Flawed Holocaust Remembrance

Forgetting that, even today, Jews could just be targeted.

International Holocaust Remembrance Day fell this week on Wednesday. If the day is supposed to serve an educational function, it has largely been a failure.

It was also reported this week that “More than 40% of European Union citizens hold anti-Semitic views and agree with the claim that Israel is committing genocide against the Palestinians and behaving like the Nazis….” The data come from Israel’s official anti-Semitism report for 2015.

The 40% figure is consistent with earlier findings. A 2011 study by the University of Beilefeld in Germany found 48% of Germans and 63% of Poles agreeing that Israel was carrying out a war of extermination against the Palestinians; the lowest figures were 38% and 39% for Italy and the Netherlands respectively. Polls of Germans in 2013 and 2014 came up with similar numbers.

International Holocaust Remembrance Day has been marked for about a decade, along with other commemorations and educational efforts. The upshot is that large numbers of citizens of Europe—the continent where the Holocaust occurred—are unable to tell the difference between the deliberate extermination of six million people and an armed conflict whose death tolls, on both sides, are in the thousands.

Even for many of those who seem able to acknowledge the nature and magnitude of the Holocaust, the notion that, seventy years later, Jews have transformed from victims to victimizers appears irresistible.

On Tuesday, one day before this year’s remembrance day for the genocide, UN Secretary-General Ban Ki-moon stated: “Stabbings, vehicle attacks, and shootings by Palestinians targeting Israeli civilians—all of which I condemn—and clashes between Palestinians and Israeli security forces, have continued to claim lives…. Yet, as oppressed peoples have demonstrated throughout the ages, it is human nature to react to occupation, which often serves as a potent incubator of hate and extremism.”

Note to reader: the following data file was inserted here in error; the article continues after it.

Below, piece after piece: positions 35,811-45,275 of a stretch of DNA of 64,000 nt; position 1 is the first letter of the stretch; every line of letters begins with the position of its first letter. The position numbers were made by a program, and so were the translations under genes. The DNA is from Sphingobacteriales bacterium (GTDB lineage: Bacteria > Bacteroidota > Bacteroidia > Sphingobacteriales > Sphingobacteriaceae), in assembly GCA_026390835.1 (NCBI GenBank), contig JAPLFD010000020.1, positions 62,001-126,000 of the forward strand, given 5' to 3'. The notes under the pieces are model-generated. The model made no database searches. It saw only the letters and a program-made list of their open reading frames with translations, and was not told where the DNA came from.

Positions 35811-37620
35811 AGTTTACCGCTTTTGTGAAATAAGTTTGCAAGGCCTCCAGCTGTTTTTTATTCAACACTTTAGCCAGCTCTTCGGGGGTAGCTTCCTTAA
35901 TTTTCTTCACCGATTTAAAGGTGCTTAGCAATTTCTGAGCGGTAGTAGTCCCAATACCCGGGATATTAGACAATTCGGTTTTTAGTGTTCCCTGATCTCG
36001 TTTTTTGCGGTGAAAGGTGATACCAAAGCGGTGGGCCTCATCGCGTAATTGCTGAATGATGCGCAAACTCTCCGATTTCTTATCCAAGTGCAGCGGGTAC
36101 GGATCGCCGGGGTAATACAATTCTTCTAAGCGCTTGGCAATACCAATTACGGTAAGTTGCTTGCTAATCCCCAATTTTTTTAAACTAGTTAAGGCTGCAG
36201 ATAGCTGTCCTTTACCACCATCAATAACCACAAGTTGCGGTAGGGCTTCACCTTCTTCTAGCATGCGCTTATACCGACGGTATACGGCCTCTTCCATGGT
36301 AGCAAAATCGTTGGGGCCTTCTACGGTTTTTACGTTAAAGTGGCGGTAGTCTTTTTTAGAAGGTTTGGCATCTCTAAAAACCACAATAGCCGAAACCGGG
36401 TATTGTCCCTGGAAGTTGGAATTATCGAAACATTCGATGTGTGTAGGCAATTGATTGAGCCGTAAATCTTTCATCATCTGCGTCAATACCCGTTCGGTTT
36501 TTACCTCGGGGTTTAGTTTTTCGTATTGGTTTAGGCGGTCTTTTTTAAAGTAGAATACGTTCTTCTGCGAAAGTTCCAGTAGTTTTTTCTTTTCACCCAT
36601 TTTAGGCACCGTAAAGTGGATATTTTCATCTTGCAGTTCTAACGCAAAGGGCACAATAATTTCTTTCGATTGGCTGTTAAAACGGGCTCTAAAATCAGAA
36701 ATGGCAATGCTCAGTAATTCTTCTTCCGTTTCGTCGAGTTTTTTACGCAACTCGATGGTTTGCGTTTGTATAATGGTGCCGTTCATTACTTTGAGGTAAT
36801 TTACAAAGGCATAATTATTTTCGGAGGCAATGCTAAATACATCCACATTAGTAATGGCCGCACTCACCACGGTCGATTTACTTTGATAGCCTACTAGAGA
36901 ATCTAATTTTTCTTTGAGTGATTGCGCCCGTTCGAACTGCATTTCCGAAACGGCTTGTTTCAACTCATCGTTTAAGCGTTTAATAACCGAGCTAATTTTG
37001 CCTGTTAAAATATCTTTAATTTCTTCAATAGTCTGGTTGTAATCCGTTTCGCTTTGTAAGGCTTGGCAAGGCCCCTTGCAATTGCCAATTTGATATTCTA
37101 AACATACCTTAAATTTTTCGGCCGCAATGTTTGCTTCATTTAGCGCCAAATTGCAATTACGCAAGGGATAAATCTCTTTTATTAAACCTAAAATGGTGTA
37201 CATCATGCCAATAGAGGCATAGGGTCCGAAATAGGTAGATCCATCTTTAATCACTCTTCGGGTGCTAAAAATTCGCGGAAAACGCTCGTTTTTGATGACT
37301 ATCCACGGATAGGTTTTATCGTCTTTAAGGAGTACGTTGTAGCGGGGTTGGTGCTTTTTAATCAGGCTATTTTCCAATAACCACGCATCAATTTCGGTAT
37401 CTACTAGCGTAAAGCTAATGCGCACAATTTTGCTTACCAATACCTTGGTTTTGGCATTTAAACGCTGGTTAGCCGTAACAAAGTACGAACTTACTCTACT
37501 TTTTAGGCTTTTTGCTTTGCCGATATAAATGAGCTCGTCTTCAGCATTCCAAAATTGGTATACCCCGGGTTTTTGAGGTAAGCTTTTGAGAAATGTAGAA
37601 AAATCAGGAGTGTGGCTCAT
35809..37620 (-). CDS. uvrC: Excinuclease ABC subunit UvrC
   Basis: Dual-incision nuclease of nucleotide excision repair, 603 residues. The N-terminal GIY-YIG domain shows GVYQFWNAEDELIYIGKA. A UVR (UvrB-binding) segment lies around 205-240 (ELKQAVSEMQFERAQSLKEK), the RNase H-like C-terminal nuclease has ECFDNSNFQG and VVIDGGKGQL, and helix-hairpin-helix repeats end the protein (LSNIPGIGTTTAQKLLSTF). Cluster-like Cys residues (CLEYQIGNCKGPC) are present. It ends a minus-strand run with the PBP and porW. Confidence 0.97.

Ban’s words sparked outraged responses in Israel.

The Palestinian “knife intifada” that began in October has most recently seen a spate of stabbing attacks on Israeli women. On January 17, Dafna Meir, a 38-year-old mother of six, was stabbed to death. On January 18, Michal Froman, 30 years old and pregnant, was stabbed and wounded. On January 25, Shlomit Krigman, 24, was stabbed to death.

It has been clear to Israelis since the knife intifada began that it is regarded differently from all other terrorism now occurring in the world. Terrorists always claim grievances; terrorists attacking the U.S. and European countries claim, for instance, to be reacting to military operations in Muslim lands or public mockeries of Muslim pieties. But it is generally understood that—whether and to what degree grievances are real—the murder of civilians is just that, murder, a crime that nothing mitigates.

When it comes, though, to repeated murderous attacks by Palestinians on Israelis, both Western media outlets and Western officials treat the phenomenon as—at best—a squabble between two sides.

Among countless examples, after the abovementioned fatal stabbing of Shlomit Krigman, Britain’s The Guardian blared: “Two Palestinians shot dead after knife attack in West Bank shop.” Last week Dan Shapiro, U.S. ambassador to Israel, engaged in some Ban Ki-moon type moral equivalency, condemning Palestinian “barbaric acts of terrorism” but balancing it with a litany of harsh, unsubstantiated criticisms of Israeli policy.

The notion that today’s Israeli Jews can never just be victims and never just defend themselves from attacks, while helping to generate distorted media portrayals and U.S. and European political pressures, may not harm Israel much so long as it is not engaged in outright wars. Indeed, less than seven decades after its establishment the Jewish state keeps developing its outsize capabilities in a broad spectrum of fields and keeps building its diplomatic, trade, and security relations with a wider and wider range of countries, including those, like India and China, that are less susceptible to the Western neurotic preoccupations with Jews and Palestinians.

During Israel’s recent wars, however, against genocidal, Iranian-backed terror organizations like Hezbollah and Hamas that are bent on its destruction, the skewed Western attitudes have come to the fore. Loud denunciations, demands for “restraint,” and charges of “disproportionality” culminated in the Obama administration’s cutoff of arms to Israel at the height of the summer 2014 war against Hamas in Gaza.

As terror groups from Hamas to Hezbollah to the Nusra Front to ISIS keep massing and arming on Israel’s borders, with war a substantial possibility, it remains to be seen whether—at the moment of truth—Israel can get Western backing, instead of castigations and punishment, when fighting those for whom Holocaust remembrance days are a goal.   

  

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